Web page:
External Beam Radiation Therapy (EBRT)
Internal Targeted Radiotherapeutics
With internal radiation therapy, a radiation source is put inside the body via injection, infusion, inhalation or ingestion. Brachytherapy involves low- or high-dose temporary or permanent radioactive implants placed in or near the tumor while systemic therapy involves liquid radiation that travels in the blood to tissues, seeking out the tumor.
Both approaches can be very effective in treating cancer as alpha or beta radiation is delivered locally with a high level of accuracy while minimizing the risk of side effects due to the targeted and precise delivery of radiation.
Further, they require very short treatment times (1-5 days) with radiation kept in place between a few minutes to a lifetime.
Radionuclide-based therapies contain either beta, alpha or gamma energy emitters. In some cases, a single radionuclide can act as a mixed emitter of more than one type of energy. Within these classifications, radionuclides have a variety of tissue ranges, half-lives, and chemistries, each creating the opportunity to tailor a therapy’s properties to the unmet needs of certain patients or cancer types.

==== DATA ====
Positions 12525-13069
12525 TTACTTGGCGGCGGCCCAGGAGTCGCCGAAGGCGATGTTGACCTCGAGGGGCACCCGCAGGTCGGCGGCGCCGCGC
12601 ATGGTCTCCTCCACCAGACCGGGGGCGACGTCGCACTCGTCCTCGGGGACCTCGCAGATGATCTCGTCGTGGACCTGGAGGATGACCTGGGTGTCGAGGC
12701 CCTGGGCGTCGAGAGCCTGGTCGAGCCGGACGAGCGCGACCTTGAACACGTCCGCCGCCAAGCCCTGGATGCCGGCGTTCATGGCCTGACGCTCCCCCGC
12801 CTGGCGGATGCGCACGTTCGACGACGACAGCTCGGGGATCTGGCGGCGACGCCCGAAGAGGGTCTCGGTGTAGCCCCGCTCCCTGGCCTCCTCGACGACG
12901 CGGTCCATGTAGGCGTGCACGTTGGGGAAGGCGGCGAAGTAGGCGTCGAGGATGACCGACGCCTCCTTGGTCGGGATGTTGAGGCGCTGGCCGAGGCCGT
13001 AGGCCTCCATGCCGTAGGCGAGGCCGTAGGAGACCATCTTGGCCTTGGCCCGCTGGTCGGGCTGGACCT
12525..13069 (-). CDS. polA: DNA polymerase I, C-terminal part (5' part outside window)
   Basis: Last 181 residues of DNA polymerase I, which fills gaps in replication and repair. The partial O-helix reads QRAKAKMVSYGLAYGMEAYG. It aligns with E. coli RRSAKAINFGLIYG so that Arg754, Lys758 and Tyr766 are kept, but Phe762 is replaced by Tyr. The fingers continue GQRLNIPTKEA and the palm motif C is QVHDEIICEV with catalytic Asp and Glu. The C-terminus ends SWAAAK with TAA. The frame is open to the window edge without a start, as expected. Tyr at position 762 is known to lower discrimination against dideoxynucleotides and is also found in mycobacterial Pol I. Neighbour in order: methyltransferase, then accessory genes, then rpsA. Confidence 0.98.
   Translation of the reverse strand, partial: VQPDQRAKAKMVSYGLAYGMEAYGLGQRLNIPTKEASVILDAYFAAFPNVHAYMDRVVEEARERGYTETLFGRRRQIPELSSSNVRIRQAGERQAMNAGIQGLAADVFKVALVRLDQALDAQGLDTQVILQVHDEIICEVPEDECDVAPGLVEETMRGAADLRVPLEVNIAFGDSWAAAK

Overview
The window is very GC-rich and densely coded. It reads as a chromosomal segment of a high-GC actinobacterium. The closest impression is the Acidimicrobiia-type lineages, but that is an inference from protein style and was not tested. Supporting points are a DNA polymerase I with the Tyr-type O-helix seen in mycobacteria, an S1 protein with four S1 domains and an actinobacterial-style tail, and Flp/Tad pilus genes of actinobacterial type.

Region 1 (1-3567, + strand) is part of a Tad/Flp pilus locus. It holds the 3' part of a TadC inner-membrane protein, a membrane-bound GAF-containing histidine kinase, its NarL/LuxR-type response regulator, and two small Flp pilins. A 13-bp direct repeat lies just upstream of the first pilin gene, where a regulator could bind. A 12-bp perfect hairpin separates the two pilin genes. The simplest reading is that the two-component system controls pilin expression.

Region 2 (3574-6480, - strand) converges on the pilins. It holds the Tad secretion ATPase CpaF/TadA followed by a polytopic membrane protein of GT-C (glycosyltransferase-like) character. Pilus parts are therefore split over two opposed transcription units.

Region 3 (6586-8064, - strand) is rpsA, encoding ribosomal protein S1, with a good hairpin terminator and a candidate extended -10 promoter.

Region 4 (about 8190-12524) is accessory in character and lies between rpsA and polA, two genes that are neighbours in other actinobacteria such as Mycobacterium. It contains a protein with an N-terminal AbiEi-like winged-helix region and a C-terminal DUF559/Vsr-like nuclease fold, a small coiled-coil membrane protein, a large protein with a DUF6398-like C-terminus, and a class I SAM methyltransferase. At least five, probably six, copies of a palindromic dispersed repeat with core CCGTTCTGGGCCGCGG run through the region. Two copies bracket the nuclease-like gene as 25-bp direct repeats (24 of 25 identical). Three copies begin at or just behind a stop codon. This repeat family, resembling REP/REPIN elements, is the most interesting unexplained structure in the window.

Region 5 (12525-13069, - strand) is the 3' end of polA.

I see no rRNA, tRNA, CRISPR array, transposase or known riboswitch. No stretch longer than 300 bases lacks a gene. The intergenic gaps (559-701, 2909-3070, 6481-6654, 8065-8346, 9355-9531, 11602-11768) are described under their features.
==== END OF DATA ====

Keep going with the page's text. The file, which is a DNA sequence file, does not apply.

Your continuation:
Some of the shortcomings of existing radiotherapeutics include the path length of certain emitters extending too far into healthy tissue, insignificant retention of the drug at the site of administration, a lack of affordability or convenience in administration, and drug carriers that are not biodegradable or biocompatible.
Our radiotherapeutic platform leverages the versatile radionuclide, Rhenium, which has a 17-hour (Rhenium-188) to 90-hour (Rhenium-186) and emits both beta and gamma energy, leading to combined therapeutic and image monitoring benefits.
We have developed innovative formulas using BMEDA-chelation, nanotechnology and microtechnology to encapsulate Rhenium isotopes and facilitate non-toxic release in the body.